Monday, September 30, 2013

Go Ahead; Cut the Baby in Half

In this space, I normally post sermons and reflect on the daily lectionary passages. But today a scripture passage not from the lectionary readings keeps popping up in my head. It's the story of King Solomon judging the case of two mothers who each claimed an infant as her own. There were no witnesses, nothing but each woman's word, and so Solomon famously ordered the child cut in half with each mother would receiving a share. Of course the true mother could not bear to see this happen, and offered to give the child up, thus revealing to Solomon who she was.

What calls this story to mind is the current situation in Washington, DC. The difference is that the two quarreling parties both seem willing to let the child be cut in two. In the current situation of an impending government shutdown, I have no problem labeling Republican behavior the more egregious. But while the Democrats and the president have the moral high ground on this one, I don't have much more confidence in them when it comes to the life of the child. Both sides are so intent on winning, so concerned about how everything might play in the next election, that no one seems much concerned with what is best for all.

Many like to say that this is a "Christian nation." Republicans seem especially fond of the designation. But at the very core of being a Christ follower is the notion of self-denial and concern for the other. Being a disciple has always been about us becoming servants in God's work, and such work is always marked by love. Speaking of such love, the apostle Paul writes, "Love is patient; love is kind; love is not envious or boastful or arrogant or rude. It does not insist on its own way; it is not irritable or resentful; it does not rejoice in wrongdoing, but rejoices in the truth."

These words are not about romantic love and weren't intended for weddings. (Such love is most beneficial in a marriage however.) These words are about the costly self-giving that Christians are called to live out. They are about a concern for the other and the community that is willing to subvert my own desires for the good of the other. And at this moment, it is hard to imagine such a pose describing many involved in our national governance.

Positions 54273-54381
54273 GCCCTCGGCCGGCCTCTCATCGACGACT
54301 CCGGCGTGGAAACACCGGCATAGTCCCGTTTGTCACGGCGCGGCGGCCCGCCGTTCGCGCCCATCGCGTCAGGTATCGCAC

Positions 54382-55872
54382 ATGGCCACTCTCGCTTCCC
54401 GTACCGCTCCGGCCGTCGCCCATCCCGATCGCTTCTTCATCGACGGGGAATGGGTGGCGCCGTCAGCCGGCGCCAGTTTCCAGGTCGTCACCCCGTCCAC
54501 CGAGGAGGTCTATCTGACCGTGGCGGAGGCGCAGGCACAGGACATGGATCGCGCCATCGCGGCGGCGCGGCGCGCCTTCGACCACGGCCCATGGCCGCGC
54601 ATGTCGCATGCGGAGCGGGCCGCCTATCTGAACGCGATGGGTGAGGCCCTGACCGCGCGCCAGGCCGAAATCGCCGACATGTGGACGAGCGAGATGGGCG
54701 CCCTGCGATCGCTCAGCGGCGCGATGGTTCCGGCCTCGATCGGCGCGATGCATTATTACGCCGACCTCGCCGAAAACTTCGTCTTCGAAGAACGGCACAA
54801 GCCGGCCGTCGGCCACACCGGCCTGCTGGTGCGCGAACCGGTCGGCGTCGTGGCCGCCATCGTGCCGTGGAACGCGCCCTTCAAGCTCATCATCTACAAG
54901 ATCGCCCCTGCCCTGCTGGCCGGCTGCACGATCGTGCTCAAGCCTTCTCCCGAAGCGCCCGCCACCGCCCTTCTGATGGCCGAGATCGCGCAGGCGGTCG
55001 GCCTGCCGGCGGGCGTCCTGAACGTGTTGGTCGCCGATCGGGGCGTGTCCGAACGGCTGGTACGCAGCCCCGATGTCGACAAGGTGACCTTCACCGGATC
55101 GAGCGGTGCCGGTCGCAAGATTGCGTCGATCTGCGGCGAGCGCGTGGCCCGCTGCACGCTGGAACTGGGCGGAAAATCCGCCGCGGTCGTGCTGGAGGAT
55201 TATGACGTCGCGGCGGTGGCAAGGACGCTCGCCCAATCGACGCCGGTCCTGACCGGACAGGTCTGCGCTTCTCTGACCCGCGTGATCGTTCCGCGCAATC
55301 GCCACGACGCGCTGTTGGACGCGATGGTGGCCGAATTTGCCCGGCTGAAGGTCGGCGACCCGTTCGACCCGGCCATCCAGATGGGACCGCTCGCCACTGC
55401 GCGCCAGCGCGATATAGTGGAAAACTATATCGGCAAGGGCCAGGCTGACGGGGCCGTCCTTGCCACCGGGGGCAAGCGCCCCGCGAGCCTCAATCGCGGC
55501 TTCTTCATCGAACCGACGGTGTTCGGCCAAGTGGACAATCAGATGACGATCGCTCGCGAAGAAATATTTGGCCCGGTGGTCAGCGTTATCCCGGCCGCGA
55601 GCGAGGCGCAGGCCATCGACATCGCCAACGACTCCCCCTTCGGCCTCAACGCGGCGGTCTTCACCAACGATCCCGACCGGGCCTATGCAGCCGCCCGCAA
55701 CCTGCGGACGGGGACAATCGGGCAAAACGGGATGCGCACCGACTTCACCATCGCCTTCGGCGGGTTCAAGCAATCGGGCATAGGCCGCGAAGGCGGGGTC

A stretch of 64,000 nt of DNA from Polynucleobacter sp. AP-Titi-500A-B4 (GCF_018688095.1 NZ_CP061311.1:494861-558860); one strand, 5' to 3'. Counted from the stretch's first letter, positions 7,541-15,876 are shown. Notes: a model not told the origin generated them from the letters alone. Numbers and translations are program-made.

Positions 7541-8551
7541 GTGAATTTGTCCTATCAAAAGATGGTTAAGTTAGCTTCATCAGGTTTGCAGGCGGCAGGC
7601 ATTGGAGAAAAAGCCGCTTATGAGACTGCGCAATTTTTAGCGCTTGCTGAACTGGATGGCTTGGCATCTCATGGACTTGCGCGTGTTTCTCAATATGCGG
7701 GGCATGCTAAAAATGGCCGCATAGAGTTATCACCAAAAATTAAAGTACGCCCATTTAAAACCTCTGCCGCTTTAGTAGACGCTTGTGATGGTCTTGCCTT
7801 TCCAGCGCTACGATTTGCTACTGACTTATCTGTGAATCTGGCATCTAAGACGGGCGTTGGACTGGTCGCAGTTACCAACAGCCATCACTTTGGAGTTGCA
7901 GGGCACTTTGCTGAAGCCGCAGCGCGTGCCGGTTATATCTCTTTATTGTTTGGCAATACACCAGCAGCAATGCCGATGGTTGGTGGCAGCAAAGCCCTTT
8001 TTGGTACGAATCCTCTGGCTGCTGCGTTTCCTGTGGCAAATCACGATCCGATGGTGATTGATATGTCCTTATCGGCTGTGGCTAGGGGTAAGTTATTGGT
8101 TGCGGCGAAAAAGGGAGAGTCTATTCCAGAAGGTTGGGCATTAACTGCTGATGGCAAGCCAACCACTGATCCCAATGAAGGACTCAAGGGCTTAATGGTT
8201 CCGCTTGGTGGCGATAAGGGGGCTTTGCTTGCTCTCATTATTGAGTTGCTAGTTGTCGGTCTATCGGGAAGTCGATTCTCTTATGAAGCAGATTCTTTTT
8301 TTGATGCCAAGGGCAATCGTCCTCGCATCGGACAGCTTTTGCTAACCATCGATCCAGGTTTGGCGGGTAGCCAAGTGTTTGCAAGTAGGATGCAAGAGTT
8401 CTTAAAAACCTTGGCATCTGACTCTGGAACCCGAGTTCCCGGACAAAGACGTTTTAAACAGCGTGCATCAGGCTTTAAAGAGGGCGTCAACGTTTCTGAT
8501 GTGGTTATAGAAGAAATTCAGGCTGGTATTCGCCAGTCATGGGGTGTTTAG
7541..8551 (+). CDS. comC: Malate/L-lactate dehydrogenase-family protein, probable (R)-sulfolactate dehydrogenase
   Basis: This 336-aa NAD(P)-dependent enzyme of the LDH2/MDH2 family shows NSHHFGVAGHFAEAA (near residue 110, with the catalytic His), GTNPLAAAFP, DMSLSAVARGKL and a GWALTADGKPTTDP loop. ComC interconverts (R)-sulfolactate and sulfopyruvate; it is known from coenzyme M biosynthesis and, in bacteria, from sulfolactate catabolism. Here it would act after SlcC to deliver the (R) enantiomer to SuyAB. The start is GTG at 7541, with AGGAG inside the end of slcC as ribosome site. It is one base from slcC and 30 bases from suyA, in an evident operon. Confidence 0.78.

This is not an indictment of politics per se. Politics can be a high calling, but few in our current political climate seem to regard it as such. It has devolved into polarized sides of remarkable arrogance and certainty, each willing to resort to almost any sort of distortion and outright lying to achieve victory. No one seems the least bit interested in truth, much less love.

Unfortunately, those of us in the church aren't necessarily in a position to show our nation, as Paul says, "a more excellent way." We have our own examples of sides, of arrogance and certainty, of distortion and lying in order to win. As with much of the political bickering in our country, we often seem to be better at demonizing and hating than we are at loving.

So what to do? This may seem simplistic and trite, but most of us need to become less certain of our stances, while getting to know Jesus much better. Yes, there are times when we need to make judgments, to say something is wrong or even evil. But we also need to know Jesus on a deep enough level to realize that our positions are not simply the same as his. Many of us who claim to be Christian are far to quick to enlist Jesus in our causes, yet inclined to ignore him when he says things we don't like.

A bit more prayer wouldn't hurt either.  May I suggest, "Not my will, but yours."

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